President Biden on Friday evening slammed Republicans at a Democratic National Committee event in Philadelphia that appeared very much like a presidential campaign event, but the president has not officially announced his re-election bid.
“I know the Republicans ran on inflation last year, I didn’t know they were trying to make it worse,” the president said in remarks at the Democratic National Committee Winter Meeting.
In a speech that looked a lot like a stump speech in front of a “Biden-Harris” backdrop, Biden rallied the room alongside Vice President Harris to chants of “four more years.” He criticized recent proposals by Republicans, like a bill that would limit presidential ability to tap the Strategic Petroleum Reserve and another to impose a national 30 percent sales tax.
“It’s not going to happen, I’m going to veto the sucker,” he said, adding that he has a veto pen also to stop Republicans from cutting Social Security, Medicare, and imposing a national abortion ban.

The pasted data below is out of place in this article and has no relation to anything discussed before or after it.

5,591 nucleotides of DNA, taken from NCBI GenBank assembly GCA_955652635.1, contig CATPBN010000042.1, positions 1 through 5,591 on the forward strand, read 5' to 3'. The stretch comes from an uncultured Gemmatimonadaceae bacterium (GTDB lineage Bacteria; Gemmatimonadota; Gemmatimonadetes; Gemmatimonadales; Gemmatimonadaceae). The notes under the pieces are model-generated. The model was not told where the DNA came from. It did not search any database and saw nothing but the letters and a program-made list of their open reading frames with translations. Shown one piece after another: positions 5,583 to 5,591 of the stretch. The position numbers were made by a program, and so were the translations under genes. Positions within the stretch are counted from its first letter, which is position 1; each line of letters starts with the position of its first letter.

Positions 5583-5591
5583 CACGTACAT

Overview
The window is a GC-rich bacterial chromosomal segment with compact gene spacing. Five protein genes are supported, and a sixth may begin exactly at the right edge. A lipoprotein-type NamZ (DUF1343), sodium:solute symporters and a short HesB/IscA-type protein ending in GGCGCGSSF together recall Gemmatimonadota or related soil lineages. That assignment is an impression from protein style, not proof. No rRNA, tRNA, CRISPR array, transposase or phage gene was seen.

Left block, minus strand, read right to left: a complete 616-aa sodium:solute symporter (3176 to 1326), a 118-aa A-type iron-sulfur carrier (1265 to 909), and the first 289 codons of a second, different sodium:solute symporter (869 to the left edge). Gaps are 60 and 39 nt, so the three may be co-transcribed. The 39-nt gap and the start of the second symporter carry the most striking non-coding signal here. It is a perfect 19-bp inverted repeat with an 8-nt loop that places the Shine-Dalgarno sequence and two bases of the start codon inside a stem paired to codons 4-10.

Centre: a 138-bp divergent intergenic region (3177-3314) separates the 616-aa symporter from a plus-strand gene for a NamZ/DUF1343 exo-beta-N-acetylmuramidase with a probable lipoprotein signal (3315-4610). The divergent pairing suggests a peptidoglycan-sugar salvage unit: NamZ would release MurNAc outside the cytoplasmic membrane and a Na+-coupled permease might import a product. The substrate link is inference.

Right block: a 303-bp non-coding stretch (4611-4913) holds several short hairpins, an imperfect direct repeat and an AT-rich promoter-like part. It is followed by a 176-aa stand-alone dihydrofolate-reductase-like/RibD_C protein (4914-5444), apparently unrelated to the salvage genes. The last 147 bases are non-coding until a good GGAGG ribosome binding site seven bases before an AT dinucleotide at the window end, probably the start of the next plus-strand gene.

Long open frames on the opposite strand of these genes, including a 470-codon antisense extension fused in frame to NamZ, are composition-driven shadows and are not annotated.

Although Biden hasn’t officially announced his reelection campaign, his now-former chief of staff Ron Klain squashed any lingering skepticism over whether the president will seek another term when he said at a chief of staff transition event on Wednesday that he looks forward to being by Biden’s side when he runs in 2024. Biden’s trip with Harris to Philadelphia comes days ahead of the State of the Union address on Tuesday.
“These aren’t conservatives,” he told the crowd in Philadelphia, echoing his line from the midterm campaign that this is “not your father’s Republican party.”
“They are disruptive people. They intend to destroy the progress we made,” he added.
The president also said he wants to work with Republicans and mentioned negotiations over raising the debt limit following his meeting with Speaker Kevin McCarthy (R-Calif.) earlier this week. Biden and White House officials have said Congress should raise the debt limit without conditions, while some Republicans have argued any vote to raise the debt ceiling should include cuts to government spending.
“If Republicans want to work together to find real solutions… I’m ready,” he said. “I’m not going to let anyone use the full faith and credit of the United States as a bargaining chip.”